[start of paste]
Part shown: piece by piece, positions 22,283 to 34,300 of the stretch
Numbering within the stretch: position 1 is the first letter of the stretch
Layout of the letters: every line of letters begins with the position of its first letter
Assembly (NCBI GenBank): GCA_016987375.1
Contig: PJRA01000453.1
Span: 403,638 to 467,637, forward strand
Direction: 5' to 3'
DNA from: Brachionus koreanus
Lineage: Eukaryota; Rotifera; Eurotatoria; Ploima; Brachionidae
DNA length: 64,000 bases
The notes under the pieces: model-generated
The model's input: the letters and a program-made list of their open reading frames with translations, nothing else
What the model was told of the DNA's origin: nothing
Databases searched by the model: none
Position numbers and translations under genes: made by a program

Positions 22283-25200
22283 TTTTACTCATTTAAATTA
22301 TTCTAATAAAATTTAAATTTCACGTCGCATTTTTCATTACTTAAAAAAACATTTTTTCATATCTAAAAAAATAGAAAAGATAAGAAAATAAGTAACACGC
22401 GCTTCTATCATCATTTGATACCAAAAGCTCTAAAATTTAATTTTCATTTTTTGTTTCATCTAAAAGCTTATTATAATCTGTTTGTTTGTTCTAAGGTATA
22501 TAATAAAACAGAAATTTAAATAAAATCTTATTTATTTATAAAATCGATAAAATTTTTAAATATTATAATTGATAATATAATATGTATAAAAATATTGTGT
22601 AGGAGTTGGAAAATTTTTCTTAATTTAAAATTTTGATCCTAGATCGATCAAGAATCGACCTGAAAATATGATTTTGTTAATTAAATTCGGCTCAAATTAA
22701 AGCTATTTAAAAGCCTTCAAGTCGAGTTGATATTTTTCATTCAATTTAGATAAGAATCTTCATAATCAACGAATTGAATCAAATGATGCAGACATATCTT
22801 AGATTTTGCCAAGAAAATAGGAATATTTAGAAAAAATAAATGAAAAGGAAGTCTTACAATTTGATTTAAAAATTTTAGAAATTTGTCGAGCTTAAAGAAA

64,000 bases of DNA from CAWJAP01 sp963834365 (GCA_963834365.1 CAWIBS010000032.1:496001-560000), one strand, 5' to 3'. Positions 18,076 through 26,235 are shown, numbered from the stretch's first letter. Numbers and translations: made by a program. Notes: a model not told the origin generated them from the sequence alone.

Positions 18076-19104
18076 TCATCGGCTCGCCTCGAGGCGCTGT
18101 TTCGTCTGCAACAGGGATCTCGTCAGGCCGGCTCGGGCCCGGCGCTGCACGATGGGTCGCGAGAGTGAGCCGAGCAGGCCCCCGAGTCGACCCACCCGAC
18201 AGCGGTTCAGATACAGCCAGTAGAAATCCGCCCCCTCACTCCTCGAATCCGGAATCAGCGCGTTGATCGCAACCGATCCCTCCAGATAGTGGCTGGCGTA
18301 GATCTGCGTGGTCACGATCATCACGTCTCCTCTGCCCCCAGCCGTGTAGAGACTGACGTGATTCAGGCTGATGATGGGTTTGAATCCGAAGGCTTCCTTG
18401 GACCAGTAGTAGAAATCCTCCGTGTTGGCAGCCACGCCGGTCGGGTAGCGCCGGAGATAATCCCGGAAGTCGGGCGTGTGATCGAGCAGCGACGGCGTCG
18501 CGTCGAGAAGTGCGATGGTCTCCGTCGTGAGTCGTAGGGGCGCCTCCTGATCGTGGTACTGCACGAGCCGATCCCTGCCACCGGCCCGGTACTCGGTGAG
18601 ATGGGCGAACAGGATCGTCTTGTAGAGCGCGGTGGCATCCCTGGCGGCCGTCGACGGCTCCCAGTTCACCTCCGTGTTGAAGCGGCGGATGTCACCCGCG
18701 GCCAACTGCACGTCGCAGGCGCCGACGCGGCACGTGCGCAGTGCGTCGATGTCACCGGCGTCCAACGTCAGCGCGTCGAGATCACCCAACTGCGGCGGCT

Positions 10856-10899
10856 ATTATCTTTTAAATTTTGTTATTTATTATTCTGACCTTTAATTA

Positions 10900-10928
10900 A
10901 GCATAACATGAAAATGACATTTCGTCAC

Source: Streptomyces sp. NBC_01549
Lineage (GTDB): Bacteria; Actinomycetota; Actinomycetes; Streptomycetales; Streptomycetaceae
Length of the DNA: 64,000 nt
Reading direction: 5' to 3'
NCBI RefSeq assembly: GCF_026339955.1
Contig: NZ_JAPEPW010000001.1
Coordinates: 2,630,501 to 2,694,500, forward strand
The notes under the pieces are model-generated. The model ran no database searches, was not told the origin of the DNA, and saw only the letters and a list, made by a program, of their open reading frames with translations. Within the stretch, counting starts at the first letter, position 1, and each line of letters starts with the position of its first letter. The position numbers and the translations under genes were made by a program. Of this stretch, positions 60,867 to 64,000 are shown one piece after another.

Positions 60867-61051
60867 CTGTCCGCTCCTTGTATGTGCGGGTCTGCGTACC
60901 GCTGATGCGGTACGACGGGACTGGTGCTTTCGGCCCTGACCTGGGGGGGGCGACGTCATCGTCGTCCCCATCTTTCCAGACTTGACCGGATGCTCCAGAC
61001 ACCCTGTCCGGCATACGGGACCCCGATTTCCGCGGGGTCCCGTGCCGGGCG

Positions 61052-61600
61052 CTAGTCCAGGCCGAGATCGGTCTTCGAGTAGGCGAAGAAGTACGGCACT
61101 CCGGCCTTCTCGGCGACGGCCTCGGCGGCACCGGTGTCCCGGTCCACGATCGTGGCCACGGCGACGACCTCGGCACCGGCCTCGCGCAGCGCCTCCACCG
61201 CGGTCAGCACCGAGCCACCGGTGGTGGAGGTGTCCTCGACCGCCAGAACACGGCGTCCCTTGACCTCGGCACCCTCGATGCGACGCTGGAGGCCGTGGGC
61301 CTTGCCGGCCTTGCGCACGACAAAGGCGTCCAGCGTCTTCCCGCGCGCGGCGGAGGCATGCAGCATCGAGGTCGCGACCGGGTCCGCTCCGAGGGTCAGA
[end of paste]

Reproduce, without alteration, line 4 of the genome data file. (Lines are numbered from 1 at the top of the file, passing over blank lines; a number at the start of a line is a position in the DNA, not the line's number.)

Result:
Assembly (NCBI GenBank): GCA_016987375.1